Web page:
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My Thoughts on Glint Pay by Roy Sebag Founder of Goldmoney Inc.

(TSX: XAU)

Empty Barrels Make the Loudest Noise

General John F. Kelly

In a race, the quickest runner can never overtake the slowest, since the pursuer must
first reach the point whence the pursued started, so that the slower must always hold a
lead.
Aristotle

Over the last few days, a UK-based company named Glint Pay has been making false claims about being the first
digital gold platform or, even more laughable, providing the first physical gold-backed payment card. In this short
piece, I will provide some important history about Glint, its
principals, and its investors. I will also show how both the
financial press and Glints investors have been duped by the
essence of their claim: that Glints debit card functions any
differently from the Goldmoney MasterCard unveiled
nearly three years ago.

As Charles Caleb Cotton once wrote, Imitation is the sincerest


form of flattery; but in the case of GlintPay, a persistent pattern
of blatant plagiarism is neither sincere nor flattering. And with a
long list of product misrepresentations to accompany this obvious
lack of marketing integrity, its important that we outline the
many glaring due diligence red flags, since the financial media
has neglected to do any actual journalism in the recent puff pieces on Glint.

At Goldmoney, we believe strongly in free market capitalism, innovation & competition, but we will continue to
defend the integrity of our marketplace from the unscrupulous actors that give
our industry a bad name, and potentially put clients at risk. We work closely
with and respect any retail Gold dealers that actually put their clients first and
believe in the products they sell, partners and competitors alike.

But as I will outline among many other fatal red flags below, first and
foremost we believe that Glint has no such primary mission to democratize
access to gold or build the first gold payments and savings network (I put
these branding lines in quotes of course because we invented them; it baffles
me beyond belief that anyone pursuing entry into an integrity business, being a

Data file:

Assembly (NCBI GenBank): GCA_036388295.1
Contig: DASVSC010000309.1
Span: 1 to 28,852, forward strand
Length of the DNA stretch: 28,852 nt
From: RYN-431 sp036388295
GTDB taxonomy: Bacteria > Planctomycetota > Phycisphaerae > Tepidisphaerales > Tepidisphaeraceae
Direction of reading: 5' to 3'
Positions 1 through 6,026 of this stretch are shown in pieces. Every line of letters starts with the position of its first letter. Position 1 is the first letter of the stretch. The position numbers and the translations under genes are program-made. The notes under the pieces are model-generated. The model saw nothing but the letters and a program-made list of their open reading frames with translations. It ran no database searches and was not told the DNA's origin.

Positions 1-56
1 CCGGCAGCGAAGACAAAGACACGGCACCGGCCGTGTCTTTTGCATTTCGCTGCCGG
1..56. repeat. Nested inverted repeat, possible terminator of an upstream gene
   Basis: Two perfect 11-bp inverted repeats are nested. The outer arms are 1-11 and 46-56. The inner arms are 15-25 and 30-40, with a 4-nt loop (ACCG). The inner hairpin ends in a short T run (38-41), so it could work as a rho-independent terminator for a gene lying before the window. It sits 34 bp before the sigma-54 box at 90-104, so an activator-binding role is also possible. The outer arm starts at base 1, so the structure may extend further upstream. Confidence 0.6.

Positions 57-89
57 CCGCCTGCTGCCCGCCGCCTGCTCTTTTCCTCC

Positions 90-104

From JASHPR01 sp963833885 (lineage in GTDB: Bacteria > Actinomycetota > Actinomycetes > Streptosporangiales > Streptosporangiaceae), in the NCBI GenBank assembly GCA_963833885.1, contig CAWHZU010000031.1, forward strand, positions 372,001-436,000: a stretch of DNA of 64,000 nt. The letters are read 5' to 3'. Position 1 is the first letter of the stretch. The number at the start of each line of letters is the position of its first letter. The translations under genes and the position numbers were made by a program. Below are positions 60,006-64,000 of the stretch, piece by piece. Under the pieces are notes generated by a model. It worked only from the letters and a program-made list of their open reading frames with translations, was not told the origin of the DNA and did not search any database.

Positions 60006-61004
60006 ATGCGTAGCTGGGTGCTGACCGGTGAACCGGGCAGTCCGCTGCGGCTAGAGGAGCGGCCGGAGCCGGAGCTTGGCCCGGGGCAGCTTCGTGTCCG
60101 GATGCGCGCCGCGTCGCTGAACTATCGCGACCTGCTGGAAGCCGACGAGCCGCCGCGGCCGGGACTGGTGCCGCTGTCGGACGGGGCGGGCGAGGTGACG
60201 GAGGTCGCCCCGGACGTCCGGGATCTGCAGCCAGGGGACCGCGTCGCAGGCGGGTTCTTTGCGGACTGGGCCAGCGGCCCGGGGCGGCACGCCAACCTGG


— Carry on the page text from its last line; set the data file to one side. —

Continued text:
trusted custodian of client assets , would discredit everything else they might
do by engaging in such obscenely blatant plagiarism.)

And why would someone do something so farcical as to plagiarize a mission statement? Because of course their
primary mission is to raise capital into Goldmoneys success. And even if there are Glint employees that share our
mission, its a shame because we know that the mission of Glints initial Bay Street funders is to democratize
access to their cheap paper, through an overvalued RTO, as they falsely project themselves into our market
capitalization. But of course they have neither the capital or vision to attract such valuations, so they pitch their
poorly conceived copycat play to the Toronto Bay Street underbelly, not the world class shareholders that we, the
actual first gold payments and savings network with an actual mission, were able to attract.

The truth about Glint Pay is far less buzzworthy than their bold claims: Glints MasterCard is simply a prepaid
debit card using MasterCards External Pre-Authorization API a feature available to any prepaid issuer
including Goldmoney. Glint has neither invented anything nor engineered any new technology; its simply
pre-extending fiat-currency working capital into an account with MasterCard and then deceiving (using User
Experience and User Interface trickery) its customers, the investing public, and the press that it is gold rather
than local currency which is being spent.

At no point in time is gold being spent or received by the merchant, which at each point of sale is accepting
fiat currency which Glint must provide as final settlement through the MasterCard network. Therefore,
Glints client gold must first be sold to generate a positive fiat currency value which is used for settlement.

At Goldmoney, our full-reserve ethos and our companys founding mission is to never waver when it comes to
true physical ownership and full elimination of counterparty risk. That is why we solved this issue--the need to settle
the fiat currency debit emanating from the MasterCard network in fiat currency--by accelerating the physical
settlement cycle for vaulted precious metals but, importantly, placing the onus on the clients metal to generate
the settlement funds.

So how does Glint get around this first-principle? The answer is both troubling and disappointing, especially from
the perspective of a client of a precious metal custodian: Glint is encumbering its customer gold and introducing
material payment-in-transit counterparty risk while not disclosing this on its website or marketing
materials. Indeed, through rhetorical sleight-of-hand, they deliberately obscure this critical fact.

Each day, Glint sends its MasterCard issuer a spreadsheet with each customers card number and an accompanying
reservable balance. The formula used to establish a reservable balance is likely this: Daily Reservable Balance
= Client Gold Value in GBP * X% where X represents the amount to Glint is willing to extend vs. a clients Gold
value in GBP that day. For example: If Client A has 500 GBP in Gold value and Glint employs a 100% extendable
reserve philosophy, Glints spreadsheet to MasterCard that day would permit up to 500 GBP be spent in the clients
card that day.

Make no mistake about it: at this point, the clients gold has been encumbered and Glint must reserve the
clients gold (be short the gold value) against the fiat currency credit it has pre-extended to MasterCard. In
other words, when a client spends gold on the card, Glints fiat position gets debited first. Client gold is only